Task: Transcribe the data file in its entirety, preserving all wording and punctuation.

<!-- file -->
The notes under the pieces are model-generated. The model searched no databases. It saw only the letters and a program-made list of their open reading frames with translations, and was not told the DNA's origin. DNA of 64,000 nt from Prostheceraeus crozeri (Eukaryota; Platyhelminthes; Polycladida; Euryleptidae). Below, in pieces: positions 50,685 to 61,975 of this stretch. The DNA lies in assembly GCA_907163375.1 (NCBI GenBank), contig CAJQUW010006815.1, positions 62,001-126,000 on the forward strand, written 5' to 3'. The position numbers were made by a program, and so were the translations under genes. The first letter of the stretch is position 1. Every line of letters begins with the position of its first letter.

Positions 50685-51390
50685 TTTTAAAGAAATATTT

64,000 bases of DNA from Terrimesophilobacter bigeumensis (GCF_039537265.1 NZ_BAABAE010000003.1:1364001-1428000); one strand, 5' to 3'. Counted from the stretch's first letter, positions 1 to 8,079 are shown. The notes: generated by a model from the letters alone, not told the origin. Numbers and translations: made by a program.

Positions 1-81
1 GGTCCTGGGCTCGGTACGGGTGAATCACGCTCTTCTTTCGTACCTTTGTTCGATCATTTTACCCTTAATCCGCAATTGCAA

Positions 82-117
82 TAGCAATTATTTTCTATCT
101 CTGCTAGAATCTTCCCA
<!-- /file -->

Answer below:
The notes under the pieces are model-generated. The model searched no databases. It saw only the letters and a program-made list of their open reading frames with translations, and was not told the DNA's origin. DNA of 64,000 nt from Prostheceraeus crozeri (Eukaryota; Platyhelminthes; Polycladida; Euryleptidae). Below, in pieces: positions 50,685 to 61,975 of this stretch. The DNA lies in assembly GCA_907163375.1 (NCBI GenBank), contig CAJQUW010006815.1, positions 62,001-126,000 on the forward strand, written 5' to 3'. The position numbers were made by a program, and so were the translations under genes. The first letter of the stretch is position 1. Every line of letters begins with the position of its first letter.

Positions 50685-51390
50685 TTTTAAAGAAATATTT

64,000 bases of DNA from Terrimesophilobacter bigeumensis (GCF_039537265.1 NZ_BAABAE010000003.1:1364001-1428000); one strand, 5' to 3'. Counted from the stretch's first letter, positions 1 to 8,079 are shown. The notes: generated by a model from the letters alone, not told the origin. Numbers and translations: made by a program.

Positions 1-81
1 GGTCCTGGGCTCGGTACGGGTGAATCACGCTCTTCTTTCGTACCTTTGTTCGATCATTTTACCCTTAATCCGCAATTGCAA

Positions 82-117
82 TAGCAATTATTTTCTATCT
101 CTGCTAGAATCTTCCCA